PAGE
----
© Borgis - New Medicine 3/2005, s. 40-42
Małgorzata Dębska, Anna Bielicka, Marcin Partyka, Anna Kaczmarczyk, Mieczysław Chmielik
Tonsils surgery in children with bronchial asthma and coagulopathy
Department of Paediatric Otorhinolaryngology, Medical University of Warsaw, Poland
Head: Prof. Mieczysław Chmielik MD, PhD
The study was an analysis performed on a group of children operated for tonsil hypertrophy in 2004 at the Department of Paediatric Otorhinolaryngology of the Medical University of Warsaw, with co-existing conditions that may have influenced the course of surgery and the healing process. Special attention was paid to the preparation procedure for tonsil operations in children with bronchial asthma and coagulopathy.
Adenoidectomy and/or tonsillotomy are the most common procedures performed at departments of paediatric otolaryngology. Due to the fact that these procedures are often the first surgical procedures performed in children, not only is proper evaluation of indications important, but also appropriate preoperative management connected to co-existing conditions. Excessive bleeding in patients with coagulation disorders or bronchial spasm in children with bronchial hyper-reactivity leading to acute respiratory insufficiency are life-threatening conditions.
The incidence of peri-operative haemorrhage after tonsillotomy or adenoidectomy ranges from 0.5% to 10%, depending on authors (1). Massive and prolonged bleeding may occur just after surgery, even before anaesthesia is finished. Such situations may develop due to coagulation defects evidenced or not prior to surgery, to a irregular course of the descending pharyngeal artery and its injury during adenoidectomy, to an increased blood pressure or to remnants of adenoid tissues in the nasopharynx. Uncommon, genetically determined defects of the coagulation system are being evidenced during such procedures. Thus, it is recommended to asses platelets count, bleeding time, PT-prothrombin time, INR-Quick ratio, PTT – partial thromboplastin time in all children prepared for tonsillotomy or/and adenoidectomy. These tests estimate the function of the intrinsic and extrinsic coagulation pathways.
The most common serum-related coagulation defect is von Willebrand´s disease – VWD (prevalence 0.8%), inherited by autosomal dominant way. The clinical course of VWD is different depending on the degree of quantitative decrease and qualitative abnormalities of von Willebrand factor (VWF) multimers. The severity of the disease may vary from time to time in the same patient (2). Because of various clinical courses of VWD, usually only severe conditions are being diagnosed. VWF causes platelets to adhere to injured epithelium and consequently to proper clot formation. Intra-operative bleeding in patients with VWD, even not excessive, may decrease VWF levels and intensify perturbations of the platelets functions, thus leading to clinical presentations in the form of bleeding onset a few days after surgery. This condition does not disqualify the patient from surgery, but special haematological management is recommended. In some types of VWD (type I), synthetic vasopressin, desmopressin (DDAVP), is being used, releasing VWF from tissues (3).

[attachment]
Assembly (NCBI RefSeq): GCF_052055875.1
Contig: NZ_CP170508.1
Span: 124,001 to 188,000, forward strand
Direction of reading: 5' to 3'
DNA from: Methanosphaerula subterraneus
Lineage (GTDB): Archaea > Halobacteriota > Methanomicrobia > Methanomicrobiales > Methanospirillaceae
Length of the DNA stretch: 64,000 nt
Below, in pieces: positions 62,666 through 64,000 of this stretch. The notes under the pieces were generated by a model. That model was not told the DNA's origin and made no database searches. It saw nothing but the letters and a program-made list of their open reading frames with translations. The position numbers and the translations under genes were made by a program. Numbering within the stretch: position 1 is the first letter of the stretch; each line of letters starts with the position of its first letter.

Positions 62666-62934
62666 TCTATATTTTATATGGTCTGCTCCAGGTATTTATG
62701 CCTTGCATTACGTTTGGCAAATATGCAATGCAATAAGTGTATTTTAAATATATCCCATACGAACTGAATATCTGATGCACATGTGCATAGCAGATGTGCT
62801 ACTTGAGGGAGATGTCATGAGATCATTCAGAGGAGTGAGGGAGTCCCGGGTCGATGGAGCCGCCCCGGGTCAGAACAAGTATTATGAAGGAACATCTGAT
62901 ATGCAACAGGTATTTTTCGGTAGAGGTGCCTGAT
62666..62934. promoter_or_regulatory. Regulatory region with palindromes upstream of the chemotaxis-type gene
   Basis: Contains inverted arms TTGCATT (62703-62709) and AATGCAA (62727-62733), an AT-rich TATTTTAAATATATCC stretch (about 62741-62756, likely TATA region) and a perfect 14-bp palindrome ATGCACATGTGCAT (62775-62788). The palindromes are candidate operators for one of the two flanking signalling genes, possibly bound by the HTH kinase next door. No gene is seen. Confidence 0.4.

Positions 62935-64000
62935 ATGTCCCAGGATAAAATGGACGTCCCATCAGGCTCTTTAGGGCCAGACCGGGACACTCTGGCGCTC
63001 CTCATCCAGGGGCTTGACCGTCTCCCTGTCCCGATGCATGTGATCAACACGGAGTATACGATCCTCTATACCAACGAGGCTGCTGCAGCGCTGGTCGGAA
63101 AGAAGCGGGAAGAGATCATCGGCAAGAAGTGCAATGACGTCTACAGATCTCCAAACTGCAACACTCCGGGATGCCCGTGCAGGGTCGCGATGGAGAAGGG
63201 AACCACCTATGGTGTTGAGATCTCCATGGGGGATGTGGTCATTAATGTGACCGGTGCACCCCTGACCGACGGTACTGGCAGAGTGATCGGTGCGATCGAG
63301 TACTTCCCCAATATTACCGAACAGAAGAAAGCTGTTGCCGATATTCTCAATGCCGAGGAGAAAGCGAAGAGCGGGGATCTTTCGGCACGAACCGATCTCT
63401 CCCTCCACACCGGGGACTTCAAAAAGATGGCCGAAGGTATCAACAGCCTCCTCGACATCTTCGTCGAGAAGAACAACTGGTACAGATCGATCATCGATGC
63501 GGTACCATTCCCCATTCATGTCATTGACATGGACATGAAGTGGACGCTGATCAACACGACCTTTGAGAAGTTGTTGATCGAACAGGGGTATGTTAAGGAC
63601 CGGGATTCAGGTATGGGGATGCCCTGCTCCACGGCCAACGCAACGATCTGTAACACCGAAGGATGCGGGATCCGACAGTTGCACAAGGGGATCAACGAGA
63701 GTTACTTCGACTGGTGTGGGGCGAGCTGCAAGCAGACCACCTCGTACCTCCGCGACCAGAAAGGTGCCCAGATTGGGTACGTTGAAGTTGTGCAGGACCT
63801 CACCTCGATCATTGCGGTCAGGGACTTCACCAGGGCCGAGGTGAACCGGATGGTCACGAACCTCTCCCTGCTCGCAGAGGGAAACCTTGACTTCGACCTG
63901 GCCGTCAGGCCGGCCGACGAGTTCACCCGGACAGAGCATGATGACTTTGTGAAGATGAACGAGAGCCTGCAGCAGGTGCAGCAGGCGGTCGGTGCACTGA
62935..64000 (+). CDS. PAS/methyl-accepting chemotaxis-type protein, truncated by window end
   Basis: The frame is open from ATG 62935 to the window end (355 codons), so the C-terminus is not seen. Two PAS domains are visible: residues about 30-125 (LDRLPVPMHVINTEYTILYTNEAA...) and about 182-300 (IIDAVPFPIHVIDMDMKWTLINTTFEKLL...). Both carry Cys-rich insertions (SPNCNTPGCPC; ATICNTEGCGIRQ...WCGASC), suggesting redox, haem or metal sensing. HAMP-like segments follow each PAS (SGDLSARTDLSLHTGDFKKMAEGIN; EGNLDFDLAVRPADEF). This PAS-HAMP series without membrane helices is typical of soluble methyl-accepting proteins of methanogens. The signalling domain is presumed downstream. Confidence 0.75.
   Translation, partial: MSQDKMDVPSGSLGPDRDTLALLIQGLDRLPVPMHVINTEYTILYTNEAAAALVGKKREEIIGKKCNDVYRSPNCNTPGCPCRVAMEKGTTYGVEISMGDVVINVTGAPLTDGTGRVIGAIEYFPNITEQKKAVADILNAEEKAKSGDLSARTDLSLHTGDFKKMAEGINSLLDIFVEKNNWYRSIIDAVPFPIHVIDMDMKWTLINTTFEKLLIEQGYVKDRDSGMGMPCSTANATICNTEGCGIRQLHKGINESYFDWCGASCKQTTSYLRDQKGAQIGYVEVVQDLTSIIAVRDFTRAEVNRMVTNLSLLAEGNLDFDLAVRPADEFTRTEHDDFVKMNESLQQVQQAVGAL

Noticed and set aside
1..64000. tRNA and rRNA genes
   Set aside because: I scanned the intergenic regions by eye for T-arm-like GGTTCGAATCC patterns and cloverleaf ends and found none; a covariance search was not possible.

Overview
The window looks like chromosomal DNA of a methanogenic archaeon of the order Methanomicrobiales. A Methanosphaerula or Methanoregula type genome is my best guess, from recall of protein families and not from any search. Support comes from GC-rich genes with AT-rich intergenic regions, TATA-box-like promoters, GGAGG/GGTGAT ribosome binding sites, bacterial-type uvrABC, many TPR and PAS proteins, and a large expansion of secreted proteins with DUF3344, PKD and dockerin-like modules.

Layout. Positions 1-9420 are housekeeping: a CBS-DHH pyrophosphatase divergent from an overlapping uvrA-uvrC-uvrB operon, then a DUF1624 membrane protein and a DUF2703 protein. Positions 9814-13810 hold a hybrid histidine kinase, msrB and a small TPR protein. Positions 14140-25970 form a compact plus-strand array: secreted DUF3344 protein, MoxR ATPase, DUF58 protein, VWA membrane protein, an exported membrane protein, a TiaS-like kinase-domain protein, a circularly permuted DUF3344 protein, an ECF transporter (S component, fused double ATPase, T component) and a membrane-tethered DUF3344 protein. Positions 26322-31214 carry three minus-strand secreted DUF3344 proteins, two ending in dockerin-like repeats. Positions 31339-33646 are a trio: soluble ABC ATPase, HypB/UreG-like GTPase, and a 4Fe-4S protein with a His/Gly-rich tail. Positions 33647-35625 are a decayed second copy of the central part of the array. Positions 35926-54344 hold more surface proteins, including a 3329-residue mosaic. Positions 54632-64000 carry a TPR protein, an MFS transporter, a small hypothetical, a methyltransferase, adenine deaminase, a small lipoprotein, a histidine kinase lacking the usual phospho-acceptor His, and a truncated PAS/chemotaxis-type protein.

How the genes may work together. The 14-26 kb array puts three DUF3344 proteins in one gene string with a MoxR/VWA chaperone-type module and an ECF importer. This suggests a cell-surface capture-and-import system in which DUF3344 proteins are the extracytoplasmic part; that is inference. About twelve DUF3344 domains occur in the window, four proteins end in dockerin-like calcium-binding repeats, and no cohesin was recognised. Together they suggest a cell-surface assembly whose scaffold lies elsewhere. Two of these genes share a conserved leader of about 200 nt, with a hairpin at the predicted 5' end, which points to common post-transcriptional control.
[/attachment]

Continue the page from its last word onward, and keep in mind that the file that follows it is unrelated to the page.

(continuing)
Material and method
Among a total of 286 children operated at the Department of Paediatric Otolaryngology in 2004, there were 172 boys (60%) and 114 girls (40%) aged from 2.5 to 15 years. The mean age was 6 years and 2 months. In 164 children, adenoidectomy was performed, while in 122 cases adenoidectomy was accompanied by tonsillotomy. At the same time, myryngotomy was performed in 74 children and in 10 cases ventilation tubes were potted. Co-existing disorders were found in 146 children (Table 1).
Table 1. Co-existing diseases/conditions in children operated for tonsils and adenoid hypertrophy.
|Co-existing diseases/conditions ||Number of children||%|
|Coagulation defects, abnormal coagulation tests||35||12.2|
|Recurrent inflammation of the urinary tract, vesicoureteral reflux, haematuria, IgA nephropathy, nycturia||16||5.6|
|Heart rate disorders||7||2.4|
|Cardiac valve defects (bicuspid or tricuspid insufficiency), PFO, history of cardiac surgery ||7||2.4|
|Attention Deficit and Hyperactivity Disorder - ADHD||5||1.4|
In the analysed group, 37 children (13%) presented bronchial asthma. Five children were diagnosed with concurrent bronchial asthma and coagulation defects. In 35 children (12%), coagulation tests were incorrect, and – among them – in 32 cases, these results were related to a deficiency of a particular coagulation factor, while in 3 cases, in spite of prolonged PTT test results, levels of particular factors were normal. (Table 2).
Table 2. Coagulation factors deficiency in the study group.
|Type of coagulation defect||Number of children||%|
|Deficiency of factor XII - Hegeman´s defect||21||7.3|
|Von Willebrand´s Disease||8||2.8|
|Deficiency of factor VII||2||0.70|
|Deficiency of factor XI - Haemophilia C||1||0.35|
|Prolonged PPT test, normal levels of coagulation factors ||3||1|
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